Regulations are strict however, and the following day, after boarding the luxurious Wave Rider, we are introduced to Nat, our onboard marine biologist. She takes us through what to expect and explains that, unlike other countries, we are not allowed in with a mother and calf – interactions are also not guaranteed. Only five of us are allowed in the water at any time and we are split into two groups. Nat has a nervous excitement about her as she explains how new this all is and how important it is that, once in the water, we watch her and swim exactly where she tells us.

As she’s talking, Murray yells from the bridge: “Over there!” We abort the briefing session to watch a whale seemingly wave at us only 20 metres from the boat. He’s a male and he’s surfaced on his side. His huge pectoral fin breaks the ocean’s surface then slaps down hard on the water. It is almost as if he is beckoning us to join him.

In between more sightings, Nat manages to finish her briefing and goes on to point out a spotter plane circling high in the sky ahead. “He’s trying to spot a lone male,” she explains. “When he does he’ll radio down to Murray which way the whale is heading and we all have to be ready to go.” It isn’t long before we’re madly suiting up and making our way to the back of the boat.

Afterwards we are all beaming – none more so than Nat. To see someone so elated, especially someone who has spent the past few seasons swimming daily with whale sharks, only highlights the enormity of what we have just done. It is a matter of minutes before the second group is summoned and among a flurry of fins and masks they dive into the sea. In the distance we see another whale diving towards them and I’m sure I hear a scream through someone’s snorkel as he passes underneath.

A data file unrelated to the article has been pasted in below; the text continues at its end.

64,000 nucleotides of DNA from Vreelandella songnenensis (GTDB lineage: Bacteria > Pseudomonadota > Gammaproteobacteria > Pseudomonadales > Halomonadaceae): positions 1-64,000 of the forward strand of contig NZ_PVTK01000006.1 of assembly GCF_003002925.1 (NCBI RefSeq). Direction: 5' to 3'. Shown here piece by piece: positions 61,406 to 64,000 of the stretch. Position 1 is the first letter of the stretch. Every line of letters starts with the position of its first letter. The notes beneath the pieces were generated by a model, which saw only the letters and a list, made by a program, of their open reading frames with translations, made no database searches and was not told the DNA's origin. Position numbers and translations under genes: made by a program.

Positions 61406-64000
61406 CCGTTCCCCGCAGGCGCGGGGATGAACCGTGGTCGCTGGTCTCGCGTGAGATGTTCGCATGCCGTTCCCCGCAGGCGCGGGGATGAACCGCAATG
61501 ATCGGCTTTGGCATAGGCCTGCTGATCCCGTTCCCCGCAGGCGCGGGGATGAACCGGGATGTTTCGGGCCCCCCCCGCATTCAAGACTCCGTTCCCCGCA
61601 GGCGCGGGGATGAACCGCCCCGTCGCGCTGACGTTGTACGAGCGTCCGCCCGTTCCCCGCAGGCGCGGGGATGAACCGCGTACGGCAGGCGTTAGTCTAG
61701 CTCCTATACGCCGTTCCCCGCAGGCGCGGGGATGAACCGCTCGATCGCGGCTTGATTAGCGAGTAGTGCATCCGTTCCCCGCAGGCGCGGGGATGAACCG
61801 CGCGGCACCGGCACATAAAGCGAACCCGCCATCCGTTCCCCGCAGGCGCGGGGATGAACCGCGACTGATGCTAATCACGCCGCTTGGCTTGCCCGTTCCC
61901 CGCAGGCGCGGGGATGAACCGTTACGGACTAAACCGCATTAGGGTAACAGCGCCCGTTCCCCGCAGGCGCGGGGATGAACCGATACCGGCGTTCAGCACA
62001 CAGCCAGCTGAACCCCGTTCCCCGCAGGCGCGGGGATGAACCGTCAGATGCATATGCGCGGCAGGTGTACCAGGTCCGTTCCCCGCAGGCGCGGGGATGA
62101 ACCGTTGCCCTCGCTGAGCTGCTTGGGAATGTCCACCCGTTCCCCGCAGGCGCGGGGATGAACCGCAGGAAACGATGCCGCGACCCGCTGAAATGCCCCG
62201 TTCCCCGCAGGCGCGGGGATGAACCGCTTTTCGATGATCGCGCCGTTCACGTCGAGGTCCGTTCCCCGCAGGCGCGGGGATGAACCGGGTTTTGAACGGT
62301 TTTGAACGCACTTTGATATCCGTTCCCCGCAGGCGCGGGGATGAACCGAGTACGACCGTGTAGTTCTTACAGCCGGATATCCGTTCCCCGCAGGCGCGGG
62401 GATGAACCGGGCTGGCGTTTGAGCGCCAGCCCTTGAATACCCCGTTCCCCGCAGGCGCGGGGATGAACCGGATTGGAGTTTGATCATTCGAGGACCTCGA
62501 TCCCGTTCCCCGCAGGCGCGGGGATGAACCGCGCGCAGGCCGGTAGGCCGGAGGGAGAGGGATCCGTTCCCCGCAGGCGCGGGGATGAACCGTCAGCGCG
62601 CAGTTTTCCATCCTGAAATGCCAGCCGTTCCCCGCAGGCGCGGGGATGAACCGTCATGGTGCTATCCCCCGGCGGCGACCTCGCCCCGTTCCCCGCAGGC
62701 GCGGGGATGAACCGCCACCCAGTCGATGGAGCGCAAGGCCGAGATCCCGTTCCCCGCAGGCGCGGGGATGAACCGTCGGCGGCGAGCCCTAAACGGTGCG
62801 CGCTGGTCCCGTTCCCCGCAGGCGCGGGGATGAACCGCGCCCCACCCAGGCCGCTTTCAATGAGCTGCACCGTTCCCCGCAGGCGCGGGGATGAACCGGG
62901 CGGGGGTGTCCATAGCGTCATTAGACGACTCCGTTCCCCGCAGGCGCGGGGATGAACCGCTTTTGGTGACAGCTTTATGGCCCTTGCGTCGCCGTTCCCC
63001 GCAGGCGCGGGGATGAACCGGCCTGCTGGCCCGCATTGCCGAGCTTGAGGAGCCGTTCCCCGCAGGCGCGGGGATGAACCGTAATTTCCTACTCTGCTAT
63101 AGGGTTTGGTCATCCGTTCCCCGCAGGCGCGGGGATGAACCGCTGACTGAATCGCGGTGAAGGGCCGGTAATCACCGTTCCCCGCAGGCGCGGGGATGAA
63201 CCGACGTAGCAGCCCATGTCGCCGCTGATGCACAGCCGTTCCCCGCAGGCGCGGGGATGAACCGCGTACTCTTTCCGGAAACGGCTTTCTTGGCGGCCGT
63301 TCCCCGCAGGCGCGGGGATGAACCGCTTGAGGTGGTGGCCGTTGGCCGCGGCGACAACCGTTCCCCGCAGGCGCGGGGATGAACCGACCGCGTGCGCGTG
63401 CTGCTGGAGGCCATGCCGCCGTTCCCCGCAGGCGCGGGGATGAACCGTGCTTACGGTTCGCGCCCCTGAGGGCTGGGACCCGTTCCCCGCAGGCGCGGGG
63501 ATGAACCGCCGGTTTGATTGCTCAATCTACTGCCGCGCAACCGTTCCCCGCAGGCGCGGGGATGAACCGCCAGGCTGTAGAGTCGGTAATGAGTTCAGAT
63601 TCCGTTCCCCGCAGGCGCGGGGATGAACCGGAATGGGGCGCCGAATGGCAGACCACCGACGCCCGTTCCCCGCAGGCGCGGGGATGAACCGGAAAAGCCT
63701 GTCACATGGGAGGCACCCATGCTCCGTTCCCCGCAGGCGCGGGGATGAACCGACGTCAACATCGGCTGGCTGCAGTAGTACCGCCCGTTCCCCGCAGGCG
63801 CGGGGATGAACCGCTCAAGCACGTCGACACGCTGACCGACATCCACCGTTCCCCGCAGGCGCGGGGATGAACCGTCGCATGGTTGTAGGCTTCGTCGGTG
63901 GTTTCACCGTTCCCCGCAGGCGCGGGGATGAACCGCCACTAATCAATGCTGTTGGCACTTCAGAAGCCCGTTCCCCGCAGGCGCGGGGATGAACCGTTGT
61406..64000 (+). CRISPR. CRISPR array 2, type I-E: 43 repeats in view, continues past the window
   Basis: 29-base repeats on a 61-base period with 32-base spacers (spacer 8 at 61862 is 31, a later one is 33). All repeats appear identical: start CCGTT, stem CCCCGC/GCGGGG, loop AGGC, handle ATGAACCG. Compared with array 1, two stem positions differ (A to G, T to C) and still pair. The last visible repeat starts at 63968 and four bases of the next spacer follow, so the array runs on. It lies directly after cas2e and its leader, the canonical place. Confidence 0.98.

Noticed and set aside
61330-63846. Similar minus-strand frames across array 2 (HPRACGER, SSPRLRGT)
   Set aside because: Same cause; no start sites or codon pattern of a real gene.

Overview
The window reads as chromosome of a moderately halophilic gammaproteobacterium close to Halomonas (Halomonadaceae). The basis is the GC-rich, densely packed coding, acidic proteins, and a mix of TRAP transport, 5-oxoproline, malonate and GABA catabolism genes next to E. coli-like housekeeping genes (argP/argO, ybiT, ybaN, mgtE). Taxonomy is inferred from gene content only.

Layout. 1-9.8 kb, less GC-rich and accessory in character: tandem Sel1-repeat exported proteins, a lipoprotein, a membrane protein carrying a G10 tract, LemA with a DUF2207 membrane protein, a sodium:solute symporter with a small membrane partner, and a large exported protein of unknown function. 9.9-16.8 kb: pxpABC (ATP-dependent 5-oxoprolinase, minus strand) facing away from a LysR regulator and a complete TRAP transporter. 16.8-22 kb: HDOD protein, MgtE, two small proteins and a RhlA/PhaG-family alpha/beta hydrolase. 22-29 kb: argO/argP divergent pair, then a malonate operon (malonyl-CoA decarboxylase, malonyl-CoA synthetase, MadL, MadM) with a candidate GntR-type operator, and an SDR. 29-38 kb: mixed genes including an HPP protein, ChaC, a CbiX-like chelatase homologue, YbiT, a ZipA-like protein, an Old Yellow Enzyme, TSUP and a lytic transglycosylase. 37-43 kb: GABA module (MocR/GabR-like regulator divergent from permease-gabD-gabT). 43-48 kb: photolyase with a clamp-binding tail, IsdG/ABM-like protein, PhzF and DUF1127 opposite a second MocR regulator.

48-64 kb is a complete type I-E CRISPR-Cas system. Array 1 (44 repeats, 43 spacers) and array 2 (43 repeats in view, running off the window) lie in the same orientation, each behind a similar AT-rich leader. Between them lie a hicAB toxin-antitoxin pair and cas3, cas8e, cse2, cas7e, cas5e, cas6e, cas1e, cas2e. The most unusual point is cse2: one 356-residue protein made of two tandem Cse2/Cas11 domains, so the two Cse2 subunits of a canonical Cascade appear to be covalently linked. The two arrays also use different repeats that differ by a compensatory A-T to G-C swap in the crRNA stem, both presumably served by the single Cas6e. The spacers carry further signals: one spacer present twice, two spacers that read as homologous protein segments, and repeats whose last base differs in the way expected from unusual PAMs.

Once back on Wave Rider we share the excitement before Murray again tells us to get back in the water. There is a whale shark heading our way. “We’re here,” Murray explains. “Might as well check him out.” Nat again leads the way and I hear a commotion from the first few swimmers. An unexpected humpback and her calf swim past the first group. I curse myself for not listening to Murray and hurrying. A lucky few watch the humpbacks as the lumbering whale shark cruises through our group. Unlike a humpback, whale sharks are slow and, with a little effort while you’re wearing fins, you can swim alongside them. At almost six metres long and with the look of a man-eater, they can be confronting. Thankfully they are toothless krill feeders and pose no threat. We swim with it for a few minutes – just long enough for Jana, the onboard photographer, to snap some images more than suitable for bragging on social media.

We celebrate that evening back at Sal Salis. As the sun sinks Candace and her crew have set up drinks and nibbles – a selection of the best West Australian wines, craft beers and canapés, including crocodile and emu – on the beach. Candace mentions she has come across a new boutique gin and after hearing my self-professed martini-making skills I’m assigned the task. It sums up Sal Salis; bare feet in the sand sipping a martini at sunset with a group of new friends still beaming about the day’s events. It is a sort of casual style of luxury more about the experience than anything else. And what an experience it was.

Get there

Qantas has flights from Perth to Learmonth Airport twice a day during the week and daily on the weekend. Sal Salis is about a 90-minute drive from the airport.
qantas.com

Stay there

Sal Salis has three-night packages starting at around US$2100, including all meals and beverages, day trips, snorkelling equipment and a day out with Live Ningaloo to swim with the humpbacks and whale sharks.
salsalis.com.au
liveningaloo.com.au